A recent federal court decision from the Eastern District of Wisconsin dealt with a situation of an employer who failed to provide a former employee proper COBRA notices and failed to accept a premium payment for the COBRA coverage. The employer had sent the required COBRA notice when the employee terminated employment but had not sent the employee and spouse the initial COBRA notice required when the employee and his spouse first became covered under the plan. When the employee sent a COBRA premium later than its due date, the employer refused to accept the payment and cancelled the coverage. The employee sued the employer claiming various COBRA violations.
The employer had an employee benefits liability insurance policy with Travelers Insurance and the employer tried to get Travelers to pay for defending the action. Travelers declined on the grounds that the policy excluded a loss for which the employer “is liable because of liability imposed on a fiduciary by [ERISA].”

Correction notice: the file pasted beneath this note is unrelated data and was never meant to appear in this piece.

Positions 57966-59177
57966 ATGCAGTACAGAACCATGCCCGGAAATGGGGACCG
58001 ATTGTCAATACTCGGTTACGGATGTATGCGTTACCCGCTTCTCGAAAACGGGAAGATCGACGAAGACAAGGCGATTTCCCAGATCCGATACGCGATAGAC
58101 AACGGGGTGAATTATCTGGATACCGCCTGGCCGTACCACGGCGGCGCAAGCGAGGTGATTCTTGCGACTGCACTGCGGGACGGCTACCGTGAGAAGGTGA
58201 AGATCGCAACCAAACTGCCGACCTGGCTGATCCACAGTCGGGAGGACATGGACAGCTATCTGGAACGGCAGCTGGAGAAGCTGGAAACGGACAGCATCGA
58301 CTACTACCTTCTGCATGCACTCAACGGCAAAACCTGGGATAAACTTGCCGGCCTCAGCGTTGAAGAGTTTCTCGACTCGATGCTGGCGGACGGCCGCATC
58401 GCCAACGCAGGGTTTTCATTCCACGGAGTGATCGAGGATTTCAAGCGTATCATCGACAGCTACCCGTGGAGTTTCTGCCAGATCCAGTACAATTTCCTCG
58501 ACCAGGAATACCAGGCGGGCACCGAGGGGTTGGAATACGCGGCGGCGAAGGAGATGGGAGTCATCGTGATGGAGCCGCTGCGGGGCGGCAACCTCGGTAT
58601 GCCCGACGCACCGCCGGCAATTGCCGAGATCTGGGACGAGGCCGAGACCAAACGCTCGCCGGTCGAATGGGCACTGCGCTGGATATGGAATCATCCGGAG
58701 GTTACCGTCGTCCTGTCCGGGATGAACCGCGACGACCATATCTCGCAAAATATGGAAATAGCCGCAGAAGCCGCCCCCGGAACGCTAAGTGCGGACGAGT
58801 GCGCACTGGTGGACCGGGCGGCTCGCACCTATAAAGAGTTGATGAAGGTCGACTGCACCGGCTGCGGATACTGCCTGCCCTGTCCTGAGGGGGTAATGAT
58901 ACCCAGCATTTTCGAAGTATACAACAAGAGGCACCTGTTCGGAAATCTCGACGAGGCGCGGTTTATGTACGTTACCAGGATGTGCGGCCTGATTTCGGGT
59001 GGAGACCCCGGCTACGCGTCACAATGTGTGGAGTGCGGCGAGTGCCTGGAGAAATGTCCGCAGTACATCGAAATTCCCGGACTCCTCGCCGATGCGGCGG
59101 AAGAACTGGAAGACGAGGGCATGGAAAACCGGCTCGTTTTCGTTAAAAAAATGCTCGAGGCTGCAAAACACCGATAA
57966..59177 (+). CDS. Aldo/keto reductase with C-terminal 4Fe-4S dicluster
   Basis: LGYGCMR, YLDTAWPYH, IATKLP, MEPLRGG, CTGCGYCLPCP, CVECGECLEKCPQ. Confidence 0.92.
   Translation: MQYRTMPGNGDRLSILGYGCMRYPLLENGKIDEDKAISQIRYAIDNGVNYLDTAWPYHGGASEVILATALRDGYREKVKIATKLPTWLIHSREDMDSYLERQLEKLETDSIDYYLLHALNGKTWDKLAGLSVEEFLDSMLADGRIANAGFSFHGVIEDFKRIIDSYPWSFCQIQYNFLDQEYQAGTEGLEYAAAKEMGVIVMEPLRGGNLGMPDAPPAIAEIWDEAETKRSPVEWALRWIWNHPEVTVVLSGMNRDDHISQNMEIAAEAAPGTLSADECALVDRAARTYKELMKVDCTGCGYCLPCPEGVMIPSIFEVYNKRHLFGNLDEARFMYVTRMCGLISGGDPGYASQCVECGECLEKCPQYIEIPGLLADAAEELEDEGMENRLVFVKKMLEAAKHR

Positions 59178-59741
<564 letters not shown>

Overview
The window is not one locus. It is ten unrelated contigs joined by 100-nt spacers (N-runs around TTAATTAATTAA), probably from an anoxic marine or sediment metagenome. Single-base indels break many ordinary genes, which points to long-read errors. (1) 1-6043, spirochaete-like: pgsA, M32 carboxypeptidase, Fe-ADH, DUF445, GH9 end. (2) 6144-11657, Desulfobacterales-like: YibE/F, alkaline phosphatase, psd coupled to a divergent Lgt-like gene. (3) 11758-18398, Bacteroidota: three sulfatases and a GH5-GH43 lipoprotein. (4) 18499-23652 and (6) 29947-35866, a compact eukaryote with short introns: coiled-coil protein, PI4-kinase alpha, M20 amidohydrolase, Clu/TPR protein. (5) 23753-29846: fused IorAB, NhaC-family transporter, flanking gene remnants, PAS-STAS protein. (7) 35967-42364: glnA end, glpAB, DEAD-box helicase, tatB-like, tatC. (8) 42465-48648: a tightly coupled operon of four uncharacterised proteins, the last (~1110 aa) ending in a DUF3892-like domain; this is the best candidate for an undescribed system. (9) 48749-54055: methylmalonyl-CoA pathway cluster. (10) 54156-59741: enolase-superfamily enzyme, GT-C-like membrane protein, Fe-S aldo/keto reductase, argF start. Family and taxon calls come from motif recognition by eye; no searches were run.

The court determined that the COBRA notice violations would constitute violations by the plan administrator who is an ERISA fiduciary. Because a core duty of the fiduciary is to disclose appropriate information, the employer’s failure to advise the employee of the initial COBRA notice would result in liability imposed on the fiduciary under ERISA. The court also concluded that the plan administrator would be acting as a fiduciary in refusing to accept the COBRA premium payment. Therefore, despite having an employee benefits liability insurance policy in place, the employer found itself without coverage.
The lesson for employers: Review your insurance policies and riders — fidelity bonds, fiduciary liability coverage, directors and officers liability coverage, and employee benefits errors and omissions coverage. Get advice from an experienced consultant or attorney to make sure you have the coverage you need and want – and thought you had.